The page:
Russia’s migrants and ethnic minorities shiver at new Putin terror crackdown

President Vladimir Putin’s failure to halt a lethal terror attack by Tajik militants in Moscow last month has had some crushing side effects for Russia’s immigrants and ethnic minorities.

While the Kremlin has internationally pinned the blame on Ukraine, the U.S. and Britain for the terror attack, domestically it has found more vulnerable scapegoats, intensifying a crackdown on migrants, central Asians and non-white Russians.

Since the Crocus City Hall attack on March 22 — which led to the deaths of 143 people and was claimed by a branch of the Islamic State group — Russian police have been conducting raids on migrant dormitories in several cities, while non-white people have been searched on the streets.

In late March some 40 migrants were detained at their place of work 60 kilometers from Moscow. Law enforcement agencies also conducted a major operation including mass searches and the immediate arraignment of people accused of breaking migration laws. As a result, 466 individuals were sentenced to expulsion from Russia.

Central Asian authorities from TajikistanUzbekistan and Kyrgyzstan — traditional countries of origin for many migrants to Russia — have all issued statements advising their citizens not to participate in mass events in Russia and to stay home.

But it’s not just migrants who feel the Kremlin’s icy breath on their necks.

“The wave of xenophobia [after the attack] is very tangible for indigenous peoples,” Victoria Maladaeva, the president of the Indigenous of Russia Foundation, told POLITICO.

By “indigenous peoples” Maladaeva means the many non-Slavic groups who have been living on the territory of modern Russia for thousands of years. “People are afraid to leave the house, they travel by cab, [some may have] canceled all part-time jobs for the next week and sit at home, [others] keep the phone always at hand,” she said.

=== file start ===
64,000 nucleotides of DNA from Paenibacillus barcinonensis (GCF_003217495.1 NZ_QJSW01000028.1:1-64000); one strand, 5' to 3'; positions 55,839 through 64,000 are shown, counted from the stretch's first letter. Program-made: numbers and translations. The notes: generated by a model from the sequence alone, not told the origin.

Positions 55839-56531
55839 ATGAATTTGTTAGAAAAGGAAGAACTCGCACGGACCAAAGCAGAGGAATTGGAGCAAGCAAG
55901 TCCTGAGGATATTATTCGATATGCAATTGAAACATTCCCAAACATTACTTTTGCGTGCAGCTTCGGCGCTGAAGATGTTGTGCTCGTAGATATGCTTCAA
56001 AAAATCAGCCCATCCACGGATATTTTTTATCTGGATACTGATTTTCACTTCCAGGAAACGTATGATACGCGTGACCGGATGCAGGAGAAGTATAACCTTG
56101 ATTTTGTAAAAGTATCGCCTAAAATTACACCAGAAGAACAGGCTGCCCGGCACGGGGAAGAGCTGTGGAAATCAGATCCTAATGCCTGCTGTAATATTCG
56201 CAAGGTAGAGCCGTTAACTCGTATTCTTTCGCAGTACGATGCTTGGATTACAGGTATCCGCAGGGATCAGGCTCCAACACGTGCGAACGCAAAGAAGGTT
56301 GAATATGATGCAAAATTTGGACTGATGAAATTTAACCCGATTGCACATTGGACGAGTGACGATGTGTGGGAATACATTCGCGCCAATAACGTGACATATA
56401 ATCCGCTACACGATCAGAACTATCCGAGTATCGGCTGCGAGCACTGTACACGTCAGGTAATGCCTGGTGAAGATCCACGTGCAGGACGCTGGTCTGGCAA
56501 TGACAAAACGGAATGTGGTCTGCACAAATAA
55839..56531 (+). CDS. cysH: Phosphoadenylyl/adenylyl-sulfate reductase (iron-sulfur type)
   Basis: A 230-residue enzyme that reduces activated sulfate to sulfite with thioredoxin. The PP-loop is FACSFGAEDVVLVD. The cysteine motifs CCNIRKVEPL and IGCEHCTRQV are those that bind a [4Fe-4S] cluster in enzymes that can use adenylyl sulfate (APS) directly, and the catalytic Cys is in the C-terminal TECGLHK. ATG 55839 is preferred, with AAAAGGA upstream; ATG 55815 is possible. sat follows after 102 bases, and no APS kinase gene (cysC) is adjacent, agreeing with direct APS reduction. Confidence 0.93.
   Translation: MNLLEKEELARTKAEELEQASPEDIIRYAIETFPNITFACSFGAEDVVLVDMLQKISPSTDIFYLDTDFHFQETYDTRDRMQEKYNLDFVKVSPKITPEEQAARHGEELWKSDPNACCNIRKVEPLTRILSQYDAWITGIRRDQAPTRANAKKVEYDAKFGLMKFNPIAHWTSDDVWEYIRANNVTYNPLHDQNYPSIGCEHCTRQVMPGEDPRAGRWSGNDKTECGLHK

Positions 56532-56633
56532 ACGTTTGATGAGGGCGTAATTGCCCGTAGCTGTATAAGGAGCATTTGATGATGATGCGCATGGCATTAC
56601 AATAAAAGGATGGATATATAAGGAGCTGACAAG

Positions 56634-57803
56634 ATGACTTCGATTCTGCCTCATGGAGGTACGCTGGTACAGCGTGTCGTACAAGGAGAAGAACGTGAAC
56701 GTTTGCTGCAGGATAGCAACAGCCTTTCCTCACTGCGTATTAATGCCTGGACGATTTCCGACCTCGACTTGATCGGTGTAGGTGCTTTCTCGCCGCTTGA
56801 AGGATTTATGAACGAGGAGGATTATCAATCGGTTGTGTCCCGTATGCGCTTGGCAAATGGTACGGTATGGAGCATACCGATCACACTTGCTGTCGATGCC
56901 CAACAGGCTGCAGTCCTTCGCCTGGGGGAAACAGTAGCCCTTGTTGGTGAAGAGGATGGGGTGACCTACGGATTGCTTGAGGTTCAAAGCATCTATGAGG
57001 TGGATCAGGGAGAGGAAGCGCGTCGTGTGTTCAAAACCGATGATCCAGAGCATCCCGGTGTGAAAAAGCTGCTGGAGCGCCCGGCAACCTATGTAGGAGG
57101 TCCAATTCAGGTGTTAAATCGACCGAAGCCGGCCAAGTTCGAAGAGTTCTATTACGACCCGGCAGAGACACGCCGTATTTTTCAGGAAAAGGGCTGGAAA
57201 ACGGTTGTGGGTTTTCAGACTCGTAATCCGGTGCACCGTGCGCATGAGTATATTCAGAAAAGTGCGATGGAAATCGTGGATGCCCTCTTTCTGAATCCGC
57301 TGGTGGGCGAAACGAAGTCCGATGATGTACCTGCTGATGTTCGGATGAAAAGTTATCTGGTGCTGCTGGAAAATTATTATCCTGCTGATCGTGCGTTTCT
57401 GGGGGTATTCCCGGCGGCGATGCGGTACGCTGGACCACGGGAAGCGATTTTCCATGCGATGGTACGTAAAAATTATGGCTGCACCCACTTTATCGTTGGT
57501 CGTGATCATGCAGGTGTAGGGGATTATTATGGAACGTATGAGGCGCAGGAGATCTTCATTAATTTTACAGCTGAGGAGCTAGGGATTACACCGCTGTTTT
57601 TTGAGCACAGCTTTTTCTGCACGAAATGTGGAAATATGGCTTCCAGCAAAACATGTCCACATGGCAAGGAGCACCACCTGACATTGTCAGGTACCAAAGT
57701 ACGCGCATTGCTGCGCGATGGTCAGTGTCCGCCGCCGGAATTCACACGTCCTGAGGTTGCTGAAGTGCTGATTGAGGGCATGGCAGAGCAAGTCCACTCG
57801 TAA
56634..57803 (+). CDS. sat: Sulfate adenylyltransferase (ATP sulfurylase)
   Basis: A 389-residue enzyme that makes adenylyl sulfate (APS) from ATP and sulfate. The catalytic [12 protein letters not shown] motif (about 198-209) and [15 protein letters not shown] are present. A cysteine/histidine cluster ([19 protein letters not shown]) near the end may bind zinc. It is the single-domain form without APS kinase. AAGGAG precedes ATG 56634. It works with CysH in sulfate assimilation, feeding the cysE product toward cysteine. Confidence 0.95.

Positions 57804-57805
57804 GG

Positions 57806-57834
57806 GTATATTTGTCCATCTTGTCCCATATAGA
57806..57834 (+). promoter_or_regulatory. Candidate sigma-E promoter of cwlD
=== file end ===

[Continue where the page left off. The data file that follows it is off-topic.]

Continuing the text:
In an example of the escalating trend, the Asians of Russia organization reported that a woman from Yakutia, in Russia’s far east along the Artic Ocean, had been harassed on the Moscow subway system by Russian nationalists who directed Nazi salutes at her, shouting “Russia is for Russians. Moscow is for Muscovites.” Yakutia is the country’s largest republic.

Maladaeva said people have been receiving threats online, urging them to “go back to [their] place.” Some Russians of Asian origin, along with indigenous Russians, are now considering migrating to Central Asia, according to messages that Indigenous of Russia Foundation has received from its subscribers.

Two-faced Putin

Putin — as always — has distanced himself from this discussion to maintain the image of a moderate president who represents all 195 of Russia’s ethnic groups.

“Russia has always been a multi-ethnic and multi-confessional country; it was created that way. The diversity and strength of our common homeland — Russia — have been and still are in the mutual enrichment of cultures, traditions, and religions,” he said in 2015 at the opening ceremony of the Moscow Cathedral Mosque.

Shortly after invading Ukraine in February 2022 Putin added: “I am a Russian person. But when I see examples of such heroism [by non-ethnic Russians in Ukraine], I want to say: I am a Lakian, I am a Dagestani, I am a Chechen, an Ingush, a Russian, a Tatar, a Jew, a Mordvin, an Ossetian. All [of the] more than 300 national and ethnic groups of Russia simply cannot be enumerated.”